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Old 10-30-2011, 07:03 PM   #1
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Default size electric for brew kettle

was thinking about going to electric but was wondering about the size of element for a boil. didn't know if you could run a 2000 watt and be ok or if it need to be 4500 to 6000

thanks new to the forums

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Old 10-30-2011, 07:13 PM   #2
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from what I have gleaned from the posts here:

a single 2000w element at 120v is not enough to do the job on a 5 gallon batch efficiently.
for that you would need two elements running at the same time, then once you reach a boil turn one off and leave one on to maintain a boil.

most people suggest a 4500w or 5500 w 240v element to do full sized batches. This is what I plan on doing providing I don't electrocute myself first.

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Old 10-30-2011, 07:42 PM   #3
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I use a 2000 w element in my boil kettle, no insulation, it takes some time to get a boil but a 20amp gfci is far cheaper and well I already have them installed. My setup has no control panned (yet) although I do have a switch mounted on the kettle. I boil so I have 5.5 gal in the fermenter, and that is volume above the ball valve ( I don't use a diptube) 2000w 110v IS enough for a full boil.
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Old 10-30-2011, 07:52 PM   #4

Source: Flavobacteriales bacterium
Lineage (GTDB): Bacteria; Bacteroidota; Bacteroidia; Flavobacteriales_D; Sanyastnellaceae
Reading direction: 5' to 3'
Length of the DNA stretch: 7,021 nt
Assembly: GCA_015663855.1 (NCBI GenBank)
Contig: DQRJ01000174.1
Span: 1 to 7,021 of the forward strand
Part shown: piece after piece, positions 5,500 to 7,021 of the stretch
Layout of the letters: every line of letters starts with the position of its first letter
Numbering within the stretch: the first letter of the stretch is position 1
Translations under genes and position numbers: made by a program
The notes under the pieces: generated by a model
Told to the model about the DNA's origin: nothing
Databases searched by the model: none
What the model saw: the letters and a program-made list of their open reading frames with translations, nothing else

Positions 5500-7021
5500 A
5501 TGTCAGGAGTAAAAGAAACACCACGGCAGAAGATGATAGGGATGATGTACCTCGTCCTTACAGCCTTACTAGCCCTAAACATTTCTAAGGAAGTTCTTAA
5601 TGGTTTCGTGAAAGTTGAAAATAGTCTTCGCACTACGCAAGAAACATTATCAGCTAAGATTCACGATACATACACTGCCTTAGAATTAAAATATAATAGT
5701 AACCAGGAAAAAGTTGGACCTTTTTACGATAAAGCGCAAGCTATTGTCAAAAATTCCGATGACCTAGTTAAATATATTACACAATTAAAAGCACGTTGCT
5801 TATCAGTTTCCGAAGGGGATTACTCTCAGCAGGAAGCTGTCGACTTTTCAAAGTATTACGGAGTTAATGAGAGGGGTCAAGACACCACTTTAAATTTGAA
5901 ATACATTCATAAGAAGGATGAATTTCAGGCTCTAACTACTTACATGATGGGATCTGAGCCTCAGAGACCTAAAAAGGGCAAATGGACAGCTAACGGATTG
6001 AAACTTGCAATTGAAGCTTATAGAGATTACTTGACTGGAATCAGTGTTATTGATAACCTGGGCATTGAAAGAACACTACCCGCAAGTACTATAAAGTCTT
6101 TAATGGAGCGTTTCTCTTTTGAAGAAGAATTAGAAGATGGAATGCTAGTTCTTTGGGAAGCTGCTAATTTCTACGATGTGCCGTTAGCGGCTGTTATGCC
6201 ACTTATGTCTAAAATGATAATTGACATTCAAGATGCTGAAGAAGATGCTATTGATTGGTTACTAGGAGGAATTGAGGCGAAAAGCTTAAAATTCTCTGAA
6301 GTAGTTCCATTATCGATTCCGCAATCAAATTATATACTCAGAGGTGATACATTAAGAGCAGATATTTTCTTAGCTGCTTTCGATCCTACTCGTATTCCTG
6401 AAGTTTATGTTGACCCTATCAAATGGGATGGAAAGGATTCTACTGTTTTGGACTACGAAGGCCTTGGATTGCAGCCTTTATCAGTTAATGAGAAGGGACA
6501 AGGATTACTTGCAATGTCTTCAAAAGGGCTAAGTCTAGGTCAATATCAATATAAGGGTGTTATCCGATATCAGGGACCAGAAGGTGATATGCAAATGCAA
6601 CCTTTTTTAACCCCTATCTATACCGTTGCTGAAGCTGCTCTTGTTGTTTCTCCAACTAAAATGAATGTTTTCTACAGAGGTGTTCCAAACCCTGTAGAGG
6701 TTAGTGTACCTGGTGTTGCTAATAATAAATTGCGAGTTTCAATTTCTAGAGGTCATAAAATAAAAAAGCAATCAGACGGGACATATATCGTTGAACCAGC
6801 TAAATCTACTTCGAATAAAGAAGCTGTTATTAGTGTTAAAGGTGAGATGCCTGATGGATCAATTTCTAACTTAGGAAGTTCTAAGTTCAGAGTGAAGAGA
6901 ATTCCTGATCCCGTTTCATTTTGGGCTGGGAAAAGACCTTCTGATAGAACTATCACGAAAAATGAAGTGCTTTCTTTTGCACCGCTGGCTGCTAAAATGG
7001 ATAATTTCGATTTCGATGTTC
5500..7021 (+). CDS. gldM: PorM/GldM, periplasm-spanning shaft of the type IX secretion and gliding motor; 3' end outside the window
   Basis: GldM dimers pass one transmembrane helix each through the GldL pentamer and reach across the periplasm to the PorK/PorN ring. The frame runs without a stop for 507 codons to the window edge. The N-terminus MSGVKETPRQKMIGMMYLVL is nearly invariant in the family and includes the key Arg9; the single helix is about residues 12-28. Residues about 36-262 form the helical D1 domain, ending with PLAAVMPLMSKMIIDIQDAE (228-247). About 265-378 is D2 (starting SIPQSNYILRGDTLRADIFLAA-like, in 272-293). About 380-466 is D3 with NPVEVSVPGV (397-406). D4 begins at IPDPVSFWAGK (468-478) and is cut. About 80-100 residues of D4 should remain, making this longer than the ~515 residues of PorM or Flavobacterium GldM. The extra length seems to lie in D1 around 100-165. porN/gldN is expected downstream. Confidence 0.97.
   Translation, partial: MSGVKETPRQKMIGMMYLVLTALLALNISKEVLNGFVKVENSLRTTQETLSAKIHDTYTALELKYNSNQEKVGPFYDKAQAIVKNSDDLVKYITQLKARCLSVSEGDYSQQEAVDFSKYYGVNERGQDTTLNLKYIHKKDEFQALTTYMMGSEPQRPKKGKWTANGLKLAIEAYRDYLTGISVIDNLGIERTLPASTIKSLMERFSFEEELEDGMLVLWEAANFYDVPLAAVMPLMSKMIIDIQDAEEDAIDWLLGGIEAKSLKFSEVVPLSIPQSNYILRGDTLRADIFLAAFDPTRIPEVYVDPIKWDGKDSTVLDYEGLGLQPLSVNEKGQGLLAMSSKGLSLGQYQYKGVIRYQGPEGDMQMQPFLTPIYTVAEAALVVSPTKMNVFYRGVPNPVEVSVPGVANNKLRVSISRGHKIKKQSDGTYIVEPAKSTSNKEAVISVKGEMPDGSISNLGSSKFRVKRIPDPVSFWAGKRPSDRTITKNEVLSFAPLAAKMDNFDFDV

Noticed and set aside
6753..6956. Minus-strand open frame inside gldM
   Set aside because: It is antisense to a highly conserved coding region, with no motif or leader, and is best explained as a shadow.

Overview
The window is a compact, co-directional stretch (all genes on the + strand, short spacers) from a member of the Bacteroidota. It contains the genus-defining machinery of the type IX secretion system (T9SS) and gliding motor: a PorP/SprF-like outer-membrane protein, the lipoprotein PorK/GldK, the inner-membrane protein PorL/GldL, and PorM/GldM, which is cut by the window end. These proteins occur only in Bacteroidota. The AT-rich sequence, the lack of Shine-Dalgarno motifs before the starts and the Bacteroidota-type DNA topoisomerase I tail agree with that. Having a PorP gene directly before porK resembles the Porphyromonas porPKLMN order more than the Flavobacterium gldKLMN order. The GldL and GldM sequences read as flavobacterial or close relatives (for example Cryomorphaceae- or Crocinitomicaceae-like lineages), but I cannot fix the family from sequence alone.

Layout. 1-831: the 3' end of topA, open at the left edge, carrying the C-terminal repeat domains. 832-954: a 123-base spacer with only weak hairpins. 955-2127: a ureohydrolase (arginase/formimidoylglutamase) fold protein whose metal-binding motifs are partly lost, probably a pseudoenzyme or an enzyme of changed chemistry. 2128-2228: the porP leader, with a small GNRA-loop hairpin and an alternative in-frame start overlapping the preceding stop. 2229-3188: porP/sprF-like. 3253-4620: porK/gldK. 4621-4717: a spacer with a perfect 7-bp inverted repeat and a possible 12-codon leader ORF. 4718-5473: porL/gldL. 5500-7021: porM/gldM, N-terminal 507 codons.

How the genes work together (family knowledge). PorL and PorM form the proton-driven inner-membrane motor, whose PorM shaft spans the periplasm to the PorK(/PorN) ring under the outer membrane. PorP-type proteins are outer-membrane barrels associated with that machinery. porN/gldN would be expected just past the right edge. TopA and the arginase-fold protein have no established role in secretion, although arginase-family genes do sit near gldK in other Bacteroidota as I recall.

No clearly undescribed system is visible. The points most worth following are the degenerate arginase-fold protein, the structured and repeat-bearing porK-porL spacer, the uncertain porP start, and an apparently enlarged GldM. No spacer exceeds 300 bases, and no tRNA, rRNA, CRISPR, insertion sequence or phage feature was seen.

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I only use 1 3500watt element @ 220.( only 20 amp breaker required)in my kettle. Then you don`t need any control but on/off as it will need to be going 100%. I always start with my water at room temp. and use my counterflow chiller with hot tap water to pre heat the water to 125F as it enters the kettle.This saves a lot of waiting.I can do a 14 gallon all grain in 6 hours and I fly sparge very slowly.
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Old 10-30-2011, 07:54 PM   #5
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as ulrich says, 2000w will eventually do the job....but 4000w would be a lot more efficient as far as your time goes. If you only have 120v available you could put 2 switch-controlled 2000w elements in your kettle and cut one off when you get to a boil. Otherwise, lots of people here (including me) use much larger PID/SSR controlled 240v elements with great success, but it is obviously a bit more work and money to put that together. If you have any thought of going to 10 gallon batches, you might as well start out big.

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